A sepcial memorial plaque has been unveiled to a Birmingham artist who was famous for finding inspiration where he lived.
Samuel Lines both painted and taught others, and lived and worked in the city from 1794 until his death in 1863.
His own work includes attractive paintings depicting views of Birmingham, but perhaps, even more famously, he pioneered the teaching of drawing and painting in the town.
The Birmingham Civic Society plaque was unveiled at Birmingham Cathedral by the Very Revd Catherine Ogle and descendants of the artist.
Born in Coventry, Mr Lines moved to Birmingham at the age of 16 to take up an apprenticeship as a designer with a clock-dial enameller.
He subsequently became a professional artist and in 1807 set up his first drawing academy on Newhall Street.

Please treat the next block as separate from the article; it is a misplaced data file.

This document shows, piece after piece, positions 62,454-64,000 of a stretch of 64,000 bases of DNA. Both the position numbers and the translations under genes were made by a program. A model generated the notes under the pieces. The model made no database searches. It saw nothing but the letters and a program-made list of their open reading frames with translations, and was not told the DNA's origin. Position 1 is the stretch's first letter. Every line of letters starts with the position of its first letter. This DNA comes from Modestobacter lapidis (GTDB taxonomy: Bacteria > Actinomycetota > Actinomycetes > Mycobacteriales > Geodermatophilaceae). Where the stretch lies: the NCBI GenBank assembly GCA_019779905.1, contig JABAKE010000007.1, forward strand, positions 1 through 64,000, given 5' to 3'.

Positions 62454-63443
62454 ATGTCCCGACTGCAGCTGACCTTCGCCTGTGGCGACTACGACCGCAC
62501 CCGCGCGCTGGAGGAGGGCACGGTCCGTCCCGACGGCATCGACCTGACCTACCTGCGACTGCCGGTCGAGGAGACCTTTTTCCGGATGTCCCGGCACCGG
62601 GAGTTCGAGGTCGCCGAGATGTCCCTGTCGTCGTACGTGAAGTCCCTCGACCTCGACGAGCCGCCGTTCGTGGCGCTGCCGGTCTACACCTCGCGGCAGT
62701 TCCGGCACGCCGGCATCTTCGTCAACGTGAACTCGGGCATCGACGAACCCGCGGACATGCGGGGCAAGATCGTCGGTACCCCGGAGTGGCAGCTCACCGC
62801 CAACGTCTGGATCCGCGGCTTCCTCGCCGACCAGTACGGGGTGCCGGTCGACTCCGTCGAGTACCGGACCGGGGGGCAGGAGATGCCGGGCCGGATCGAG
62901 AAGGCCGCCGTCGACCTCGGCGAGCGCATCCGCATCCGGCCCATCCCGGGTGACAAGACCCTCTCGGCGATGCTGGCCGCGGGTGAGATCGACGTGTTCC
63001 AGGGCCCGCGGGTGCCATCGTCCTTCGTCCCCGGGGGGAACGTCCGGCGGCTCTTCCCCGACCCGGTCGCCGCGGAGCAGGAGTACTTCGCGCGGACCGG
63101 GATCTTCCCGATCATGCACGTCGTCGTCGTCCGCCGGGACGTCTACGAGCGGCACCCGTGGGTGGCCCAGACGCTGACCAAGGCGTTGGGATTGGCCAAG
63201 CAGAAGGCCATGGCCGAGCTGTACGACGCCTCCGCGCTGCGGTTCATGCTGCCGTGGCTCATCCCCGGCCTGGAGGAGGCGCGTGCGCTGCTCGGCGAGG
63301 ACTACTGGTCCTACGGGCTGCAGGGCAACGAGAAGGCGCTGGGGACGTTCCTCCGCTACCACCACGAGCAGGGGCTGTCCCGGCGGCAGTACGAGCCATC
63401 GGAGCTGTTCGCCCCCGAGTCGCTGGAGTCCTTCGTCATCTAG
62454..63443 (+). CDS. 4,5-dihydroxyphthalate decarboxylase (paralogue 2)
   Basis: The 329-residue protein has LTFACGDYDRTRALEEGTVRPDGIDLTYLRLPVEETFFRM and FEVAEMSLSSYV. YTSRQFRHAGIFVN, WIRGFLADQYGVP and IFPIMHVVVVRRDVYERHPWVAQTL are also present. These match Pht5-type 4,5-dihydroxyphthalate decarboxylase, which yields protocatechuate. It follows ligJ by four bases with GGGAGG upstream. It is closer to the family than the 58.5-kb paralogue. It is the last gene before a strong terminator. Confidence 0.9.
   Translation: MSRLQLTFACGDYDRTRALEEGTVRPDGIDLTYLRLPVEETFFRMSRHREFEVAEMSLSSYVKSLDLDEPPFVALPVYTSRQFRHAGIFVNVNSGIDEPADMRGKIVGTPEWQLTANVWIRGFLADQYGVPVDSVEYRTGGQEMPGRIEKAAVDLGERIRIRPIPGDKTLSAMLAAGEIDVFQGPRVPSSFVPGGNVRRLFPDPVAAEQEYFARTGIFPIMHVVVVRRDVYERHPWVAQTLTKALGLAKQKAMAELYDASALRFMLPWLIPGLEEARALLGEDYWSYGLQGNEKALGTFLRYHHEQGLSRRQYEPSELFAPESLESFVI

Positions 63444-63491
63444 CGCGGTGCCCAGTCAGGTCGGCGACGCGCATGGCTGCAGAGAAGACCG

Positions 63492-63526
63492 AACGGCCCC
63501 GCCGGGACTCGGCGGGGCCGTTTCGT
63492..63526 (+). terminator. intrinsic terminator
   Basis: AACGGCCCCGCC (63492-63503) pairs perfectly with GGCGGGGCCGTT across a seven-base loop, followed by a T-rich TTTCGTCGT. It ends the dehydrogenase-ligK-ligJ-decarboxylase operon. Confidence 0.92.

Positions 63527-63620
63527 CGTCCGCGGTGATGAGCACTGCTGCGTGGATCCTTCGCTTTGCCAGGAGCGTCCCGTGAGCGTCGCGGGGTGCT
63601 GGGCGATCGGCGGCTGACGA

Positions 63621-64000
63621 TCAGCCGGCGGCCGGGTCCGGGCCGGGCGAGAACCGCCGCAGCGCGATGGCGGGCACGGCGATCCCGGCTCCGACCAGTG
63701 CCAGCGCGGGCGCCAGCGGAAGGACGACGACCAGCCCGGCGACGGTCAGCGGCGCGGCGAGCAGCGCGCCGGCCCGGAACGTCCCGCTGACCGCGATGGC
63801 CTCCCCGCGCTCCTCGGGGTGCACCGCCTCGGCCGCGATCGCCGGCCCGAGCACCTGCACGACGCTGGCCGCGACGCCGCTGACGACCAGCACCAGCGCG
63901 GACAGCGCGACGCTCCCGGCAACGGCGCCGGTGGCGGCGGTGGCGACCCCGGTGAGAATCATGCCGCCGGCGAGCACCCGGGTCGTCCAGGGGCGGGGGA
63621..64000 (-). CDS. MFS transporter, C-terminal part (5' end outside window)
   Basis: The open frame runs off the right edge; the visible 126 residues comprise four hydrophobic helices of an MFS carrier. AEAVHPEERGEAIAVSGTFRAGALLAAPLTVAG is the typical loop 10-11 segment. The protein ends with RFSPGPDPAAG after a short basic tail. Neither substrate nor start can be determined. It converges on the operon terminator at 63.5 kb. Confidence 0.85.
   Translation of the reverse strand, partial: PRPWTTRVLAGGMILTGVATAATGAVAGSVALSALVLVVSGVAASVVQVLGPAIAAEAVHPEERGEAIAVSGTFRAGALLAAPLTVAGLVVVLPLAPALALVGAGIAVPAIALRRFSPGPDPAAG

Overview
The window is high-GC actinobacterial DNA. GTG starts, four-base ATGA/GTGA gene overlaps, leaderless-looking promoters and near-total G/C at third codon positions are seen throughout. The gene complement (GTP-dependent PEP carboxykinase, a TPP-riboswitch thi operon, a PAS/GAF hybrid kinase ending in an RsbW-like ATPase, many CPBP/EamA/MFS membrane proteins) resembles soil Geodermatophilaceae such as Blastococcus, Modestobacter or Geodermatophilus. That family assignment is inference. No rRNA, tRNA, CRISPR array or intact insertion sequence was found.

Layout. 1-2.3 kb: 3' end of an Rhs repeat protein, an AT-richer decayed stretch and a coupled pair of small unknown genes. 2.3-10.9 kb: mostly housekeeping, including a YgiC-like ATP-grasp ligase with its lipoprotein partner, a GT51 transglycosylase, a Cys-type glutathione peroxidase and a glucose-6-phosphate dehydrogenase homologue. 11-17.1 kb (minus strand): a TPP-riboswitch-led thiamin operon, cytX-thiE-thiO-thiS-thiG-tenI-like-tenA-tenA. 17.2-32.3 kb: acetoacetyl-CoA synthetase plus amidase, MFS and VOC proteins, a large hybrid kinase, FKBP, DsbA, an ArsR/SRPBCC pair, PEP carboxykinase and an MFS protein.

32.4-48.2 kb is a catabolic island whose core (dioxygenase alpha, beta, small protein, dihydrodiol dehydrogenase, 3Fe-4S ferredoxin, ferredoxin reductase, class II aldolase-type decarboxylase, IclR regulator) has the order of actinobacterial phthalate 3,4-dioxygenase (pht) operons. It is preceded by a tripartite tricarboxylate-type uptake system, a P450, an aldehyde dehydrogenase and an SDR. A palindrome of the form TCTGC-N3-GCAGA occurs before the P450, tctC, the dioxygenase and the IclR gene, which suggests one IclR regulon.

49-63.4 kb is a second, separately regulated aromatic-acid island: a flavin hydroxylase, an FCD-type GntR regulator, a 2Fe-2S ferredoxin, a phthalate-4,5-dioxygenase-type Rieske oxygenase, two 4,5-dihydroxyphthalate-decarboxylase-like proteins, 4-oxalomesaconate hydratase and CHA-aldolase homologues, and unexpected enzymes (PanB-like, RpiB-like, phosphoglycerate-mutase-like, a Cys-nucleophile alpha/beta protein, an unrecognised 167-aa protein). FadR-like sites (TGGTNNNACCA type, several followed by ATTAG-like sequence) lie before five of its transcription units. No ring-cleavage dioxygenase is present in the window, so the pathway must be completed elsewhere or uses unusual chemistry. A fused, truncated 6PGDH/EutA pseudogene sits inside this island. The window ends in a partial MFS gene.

Here he taught practising artisans the design skills needed for producing the wide range of decorative objects then produced in Birmingham as well as providing instruction for aspiring artists.
As the number of his pupils expanded, he moved to new premises at 3 Temple Row West which he turned into his house and teaching studio.
Samuel Lines was also a leading participant in setting up an art institution in Birmingham which gained a strong reputation for teaching and promoting art practice.
This evolved into the Royal Birmingham Society of Artists, which still operates within the city to this day. The Birmingham Civic Society has now put up a blue plaque on the site of his former home and drawing academy at 3 Temple Row West as this year marks the 150th anniversary of this death.